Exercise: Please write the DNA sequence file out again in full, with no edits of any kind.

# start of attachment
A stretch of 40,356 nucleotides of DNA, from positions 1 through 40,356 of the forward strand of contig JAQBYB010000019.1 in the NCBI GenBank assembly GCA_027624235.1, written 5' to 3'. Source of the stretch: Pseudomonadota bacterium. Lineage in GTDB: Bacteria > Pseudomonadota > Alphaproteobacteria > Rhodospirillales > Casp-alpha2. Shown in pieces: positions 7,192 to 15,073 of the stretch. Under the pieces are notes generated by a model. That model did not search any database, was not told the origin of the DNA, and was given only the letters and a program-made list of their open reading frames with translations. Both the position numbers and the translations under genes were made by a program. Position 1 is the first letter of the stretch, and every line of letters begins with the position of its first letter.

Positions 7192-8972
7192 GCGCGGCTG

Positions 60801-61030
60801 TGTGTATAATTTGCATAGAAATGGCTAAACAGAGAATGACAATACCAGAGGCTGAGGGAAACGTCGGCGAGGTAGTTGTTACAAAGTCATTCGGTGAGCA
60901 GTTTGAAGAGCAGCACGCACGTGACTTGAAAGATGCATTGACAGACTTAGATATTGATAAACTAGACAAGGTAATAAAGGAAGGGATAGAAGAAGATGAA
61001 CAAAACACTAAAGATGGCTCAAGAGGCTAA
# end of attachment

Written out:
A stretch of 40,356 nucleotides of DNA, from positions 1 through 40,356 of the forward strand of contig JAQBYB010000019.1 in the NCBI GenBank assembly GCA_027624235.1, written 5' to 3'. Source of the stretch: Pseudomonadota bacterium. Lineage in GTDB: Bacteria > Pseudomonadota > Alphaproteobacteria > Rhodospirillales > Casp-alpha2. Shown in pieces: positions 7,192 to 15,073 of the stretch. Under the pieces are notes generated by a model. That model did not search any database, was not told the origin of the DNA, and was given only the letters and a program-made list of their open reading frames with translations. Both the position numbers and the translations under genes were made by a program. Position 1 is the first letter of the stretch, and every line of letters begins with the position of its first letter.

Positions 7192-8972
7192 GCGCGGCTG

Positions 60801-61030
60801 TGTGTATAATTTGCATAGAAATGGCTAAACAGAGAATGACAATACCAGAGGCTGAGGGAAACGTCGGCGAGGTAGTTGTTACAAAGTCATTCGGTGAGCA
60901 GTTTGAAGAGCAGCACGCACGTGACTTGAAAGATGCATTGACAGACTTAGATATTGATAAACTAGACAAGGTAATAAAGGAAGGGATAGAAGAAGATGAA
61001 CAAAACACTAAAGATGGCTCAAGAGGCTAA